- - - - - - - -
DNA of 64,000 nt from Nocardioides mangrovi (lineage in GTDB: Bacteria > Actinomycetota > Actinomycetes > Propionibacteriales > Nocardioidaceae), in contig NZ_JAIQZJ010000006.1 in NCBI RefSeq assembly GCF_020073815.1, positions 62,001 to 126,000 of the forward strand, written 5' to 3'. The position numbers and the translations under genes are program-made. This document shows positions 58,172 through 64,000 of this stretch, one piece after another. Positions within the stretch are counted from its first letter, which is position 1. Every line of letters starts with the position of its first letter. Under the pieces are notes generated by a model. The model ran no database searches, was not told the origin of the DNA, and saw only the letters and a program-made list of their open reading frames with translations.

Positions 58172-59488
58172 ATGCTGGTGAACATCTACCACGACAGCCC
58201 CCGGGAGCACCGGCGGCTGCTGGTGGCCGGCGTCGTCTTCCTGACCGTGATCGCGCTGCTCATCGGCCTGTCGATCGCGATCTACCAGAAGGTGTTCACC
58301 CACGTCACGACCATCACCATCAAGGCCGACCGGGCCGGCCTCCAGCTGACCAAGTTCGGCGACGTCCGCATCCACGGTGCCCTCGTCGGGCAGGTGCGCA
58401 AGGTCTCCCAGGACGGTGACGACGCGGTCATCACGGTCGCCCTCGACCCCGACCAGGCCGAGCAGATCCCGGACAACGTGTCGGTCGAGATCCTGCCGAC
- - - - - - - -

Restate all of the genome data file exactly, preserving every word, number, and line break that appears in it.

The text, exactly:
DNA of 64,000 nt from Nocardioides mangrovi (lineage in GTDB: Bacteria > Actinomycetota > Actinomycetes > Propionibacteriales > Nocardioidaceae), in contig NZ_JAIQZJ010000006.1 in NCBI RefSeq assembly GCF_020073815.1, positions 62,001 to 126,000 of the forward strand, written 5' to 3'. The position numbers and the translations under genes are program-made. This document shows positions 58,172 through 64,000 of this stretch, one piece after another. Positions within the stretch are counted from its first letter, which is position 1. Every line of letters starts with the position of its first letter. Under the pieces are notes generated by a model. The model ran no database searches, was not told the origin of the DNA, and saw only the letters and a program-made list of their open reading frames with translations.

Positions 58172-59488
58172 ATGCTGGTGAACATCTACCACGACAGCCC
58201 CCGGGAGCACCGGCGGCTGCTGGTGGCCGGCGTCGTCTTCCTGACCGTGATCGCGCTGCTCATCGGCCTGTCGATCGCGATCTACCAGAAGGTGTTCACC
58301 CACGTCACGACCATCACCATCAAGGCCGACCGGGCCGGCCTCCAGCTGACCAAGTTCGGCGACGTCCGCATCCACGGTGCCCTCGTCGGGCAGGTGCGCA
58401 AGGTCTCCCAGGACGGTGACGACGCGGTCATCACGGTCGCCCTCGACCCCGACCAGGCCGAGCAGATCCCGGACAACGTGTCGGTCGAGATCCTGCCGAC